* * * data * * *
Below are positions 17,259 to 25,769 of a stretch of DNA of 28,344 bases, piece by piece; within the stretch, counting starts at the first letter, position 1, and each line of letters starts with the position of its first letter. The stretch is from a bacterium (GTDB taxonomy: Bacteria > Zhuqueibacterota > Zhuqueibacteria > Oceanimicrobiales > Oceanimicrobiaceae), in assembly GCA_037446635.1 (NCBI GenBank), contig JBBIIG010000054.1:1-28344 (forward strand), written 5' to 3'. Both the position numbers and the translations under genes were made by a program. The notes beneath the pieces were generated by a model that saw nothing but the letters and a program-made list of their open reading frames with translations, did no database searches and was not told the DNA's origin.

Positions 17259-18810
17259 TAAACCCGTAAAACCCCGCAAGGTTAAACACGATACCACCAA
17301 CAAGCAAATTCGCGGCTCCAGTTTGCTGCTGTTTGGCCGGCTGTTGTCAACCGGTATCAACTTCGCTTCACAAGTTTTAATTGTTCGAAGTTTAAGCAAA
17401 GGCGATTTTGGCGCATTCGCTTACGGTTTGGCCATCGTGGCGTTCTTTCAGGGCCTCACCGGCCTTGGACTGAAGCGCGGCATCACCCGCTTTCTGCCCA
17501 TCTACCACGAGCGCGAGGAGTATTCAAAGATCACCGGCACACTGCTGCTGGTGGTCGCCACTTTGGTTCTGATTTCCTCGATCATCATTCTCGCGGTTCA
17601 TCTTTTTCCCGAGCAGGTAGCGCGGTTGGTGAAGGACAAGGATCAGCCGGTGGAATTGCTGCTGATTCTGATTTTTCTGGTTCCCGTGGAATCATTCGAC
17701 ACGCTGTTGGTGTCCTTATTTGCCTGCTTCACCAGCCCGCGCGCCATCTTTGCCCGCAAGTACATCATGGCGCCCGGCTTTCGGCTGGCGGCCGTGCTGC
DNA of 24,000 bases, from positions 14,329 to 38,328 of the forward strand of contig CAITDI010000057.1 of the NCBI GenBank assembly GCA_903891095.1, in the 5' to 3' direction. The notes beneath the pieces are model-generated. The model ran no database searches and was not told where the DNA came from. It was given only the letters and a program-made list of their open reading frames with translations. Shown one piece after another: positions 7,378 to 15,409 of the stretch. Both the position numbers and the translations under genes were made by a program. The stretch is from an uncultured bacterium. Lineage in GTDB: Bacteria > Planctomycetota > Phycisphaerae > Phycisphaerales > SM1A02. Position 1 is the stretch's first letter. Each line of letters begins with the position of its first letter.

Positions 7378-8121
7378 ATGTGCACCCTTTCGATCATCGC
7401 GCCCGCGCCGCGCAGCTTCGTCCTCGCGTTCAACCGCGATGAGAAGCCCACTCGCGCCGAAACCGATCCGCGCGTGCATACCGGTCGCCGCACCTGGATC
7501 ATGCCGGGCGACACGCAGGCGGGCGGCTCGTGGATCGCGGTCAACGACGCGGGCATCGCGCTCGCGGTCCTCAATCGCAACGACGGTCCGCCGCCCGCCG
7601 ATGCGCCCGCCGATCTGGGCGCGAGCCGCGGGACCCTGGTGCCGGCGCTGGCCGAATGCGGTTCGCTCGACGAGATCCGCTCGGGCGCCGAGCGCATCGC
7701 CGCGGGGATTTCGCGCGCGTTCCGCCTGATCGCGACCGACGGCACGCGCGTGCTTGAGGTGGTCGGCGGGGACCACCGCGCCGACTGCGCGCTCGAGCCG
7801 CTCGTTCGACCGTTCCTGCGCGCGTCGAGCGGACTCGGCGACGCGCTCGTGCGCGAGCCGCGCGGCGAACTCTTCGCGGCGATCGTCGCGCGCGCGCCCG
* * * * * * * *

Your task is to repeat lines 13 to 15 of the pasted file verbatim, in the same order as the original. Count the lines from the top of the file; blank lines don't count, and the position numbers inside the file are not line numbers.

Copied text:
7501 ATGCCGGGCGACACGCAGGCGGGCGGCTCGTGGATCGCGGTCAACGACGCGGGCATCGCGCTCGCGGTCCTCAATCGCAACGACGGTCCGCCGCCCGCCG
7601 ATGCGCCCGCCGATCTGGGCGCGAGCCGCGGGACCCTGGTGCCGGCGCTGGCCGAATGCGGTTCGCTCGACGAGATCCGCTCGGGCGCCGAGCGCATCGC
7701 CGCGGGGATTTCGCGCGCGTTCCGCCTGATCGCGACCGACGGCACGCGCGTGCTTGAGGTGGTCGGCGGGGACCACCGCGCCGACTGCGCGCTCGAGCCG